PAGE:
15. Susan Gaddis

    I’d love to start a forum, I just have to figure out how to do so on a website/blog. Donna, your blog on grief (This Day) would be a great place to discuss this also.

  16. Donna

    Cathy, I love what you said, “we need to embrace grief and suffering; letting it shape us.”
    Susan, I don’t know how to do it online either . . .
    my grief blog is http://thedonjon.wordpress.com

  17. Mc Chavez

    Donna, thank you for the note of encouragement. I do remember hugging you for a long time in the foyer. So I’m glad it was a good thing, not a “get me out of here” thing. Truth is, during the service, I stood alll the way in the back of the church by the computer. Watching the slide show found me crying my eyes out. (I couldn’t imagine what it must have been like for you, except for that I have my own unborn babies in heaven I’ve yet to meet. So while I’m much more in the “can’t wait to see them” an have a family reunion place of anticipation, I can somewhat relate to profound loss, as well.)

    During the slide show, I just kept looking at those pictures and hearing the music that went with them. I thought, dangit, how you’ll miss your son. I couldn’t wrap my mind around that. The fact that he was a musician seemed to make it harder. I know how precious those gifts are in how they join people…and how one misses hearing them. And I felt a little cheated, too, because I had no idea how much Zac loved music. I missed my chance to hear him myself. I still have a photo of him on my hard drive…don’t know where I got it, maybe your Web site. I kept it because, although I hardly knew him, he is my brother and part of my larger family now. He will never be too far out of sight.

    Cathy, I like what you said about preparing our deceased. I’ve often thought that, as well. One of my favorite movies, “Places in the Heart” reminds me of that on one scene, also. I was thinking about what you said about “unresolved grief.” Certainly, our culture as a whole learn how to grieve better, which positions us to better inhabit “life” within us and then share it with others. But is grief ever really “resolved” until we get to Glory? I think of Revelation and how it describes how grief will someday be done away with in 21:3-5…

    “And I heard a loud voice from the throne saying, “Now the dwelling of God is with men, and he will live with them. They will be his people, and God himself will be with them and be their God. He will wipe every tear from their eyes. There will be no more death or mourning or crying or pain, for the old order of things has passed away.” He who was seated on the throne said, ‘I am making everything new!’ Then he said, “Write this down, for these words are trustworthy and true.”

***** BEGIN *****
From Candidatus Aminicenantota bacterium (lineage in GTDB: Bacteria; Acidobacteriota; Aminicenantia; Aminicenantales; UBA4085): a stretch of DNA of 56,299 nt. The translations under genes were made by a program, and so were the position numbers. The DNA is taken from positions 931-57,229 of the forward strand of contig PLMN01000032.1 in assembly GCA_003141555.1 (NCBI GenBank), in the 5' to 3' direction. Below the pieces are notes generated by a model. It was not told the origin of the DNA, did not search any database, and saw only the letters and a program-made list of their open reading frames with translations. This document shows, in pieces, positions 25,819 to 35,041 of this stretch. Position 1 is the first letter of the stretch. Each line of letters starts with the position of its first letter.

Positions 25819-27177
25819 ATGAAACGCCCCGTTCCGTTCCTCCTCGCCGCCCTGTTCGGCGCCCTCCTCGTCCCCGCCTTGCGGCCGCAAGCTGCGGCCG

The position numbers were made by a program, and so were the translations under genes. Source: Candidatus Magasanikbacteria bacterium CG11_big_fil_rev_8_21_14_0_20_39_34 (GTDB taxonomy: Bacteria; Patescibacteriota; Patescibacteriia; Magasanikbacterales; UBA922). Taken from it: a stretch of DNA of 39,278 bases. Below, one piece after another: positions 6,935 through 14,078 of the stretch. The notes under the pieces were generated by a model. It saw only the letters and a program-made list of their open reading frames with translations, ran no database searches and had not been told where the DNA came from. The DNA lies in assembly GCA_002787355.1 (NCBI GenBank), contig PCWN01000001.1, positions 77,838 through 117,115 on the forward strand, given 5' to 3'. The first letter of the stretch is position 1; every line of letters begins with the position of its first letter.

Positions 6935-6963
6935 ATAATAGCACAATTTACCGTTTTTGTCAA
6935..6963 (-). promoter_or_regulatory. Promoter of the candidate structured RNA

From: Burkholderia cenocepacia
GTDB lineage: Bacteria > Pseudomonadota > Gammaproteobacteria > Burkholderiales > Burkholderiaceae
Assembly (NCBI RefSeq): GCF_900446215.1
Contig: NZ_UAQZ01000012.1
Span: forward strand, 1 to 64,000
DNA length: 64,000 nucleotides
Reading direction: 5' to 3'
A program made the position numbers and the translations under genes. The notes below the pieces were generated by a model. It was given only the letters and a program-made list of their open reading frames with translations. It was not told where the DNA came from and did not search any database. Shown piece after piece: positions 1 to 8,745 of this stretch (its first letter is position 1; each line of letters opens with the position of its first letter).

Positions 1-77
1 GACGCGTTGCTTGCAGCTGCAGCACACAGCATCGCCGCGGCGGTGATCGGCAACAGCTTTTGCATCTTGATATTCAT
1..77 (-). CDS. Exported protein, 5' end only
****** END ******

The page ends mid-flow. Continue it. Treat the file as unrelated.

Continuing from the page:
My thoughts then move on to how the Word says,”His kingdom come, they will be done” in the “Our Father” prayer. So although we have provision for His kingdom to be made manifest on Earth – other than a kind of acceptance of what brings grief – I don’t know that we completely eliminate, settle out, or conclude our grieving until we realize the *fullness* of his kingdom, which can never be perfectly made manifest on Earth. If it were, I wouldn’t much look forward to attaining residency in my heavenly home. And, dude, as much as I love y’all, heavenly places still look way better to me. The moment I feel resolved in anything…loss, grief, whatever….is the moment I’ve stopped pining for Heaven. Heck, maybe even a little unresolved grief is what helps us mourn with one another!

    If my mind isn’t right about this, then someone please straighten me out with the Word. Thanks!

    ~ m

  18. Dalette

    Loss and grieving is for sure work,which I call grief work actuall work that must be done to be able to go through to the otherside.

  19. Donna

    I’m so glad I was led back to re-read everything that was written here. Too bad there isn’t a way to have it somewhere with easy access for those who might find it helpful someday.
    It was a comfort to me to read it once again. And it reminds me that I have some very special people in my life.

  20. moira

    …..well, I have learned so much about grief over the past few years, losing my mum, dad and then Jim, that I have come to the conclusion that it never really ends….
    When folks say, Oh, you’ll have to give it at least two years…..and I kind of used that as a bench mark, until I realised that it wasn’t working for me. I thought I was odd, but now I’m learning to manage it…….instead of looking for a ‘time’ when it’s going to ‘stop’ and you’re going to ‘get back to normal’
    This IS normal, and I can live with that!!!!!!!
    I have a wonderful life, and I’m a happy camper….BUT I still have the grief process going on parallel to living and blessing others…
    I reckon, that’s the way both God and Jim would want it, and I want to honour them with my life and living and giving….even thru the pain of loss….
    Of course, it’s easy to say and extremely difficult to do, but it’s very comforting when I think of my mum and dad and Jim looking down, thinking, ‘See!! She’s getting the hang of it!!!’
    And IF I’m able to be a blessing to others, and help someone else thru it………..then both God and Jim have taught me well…..and so I’m staying in the classroom!!!!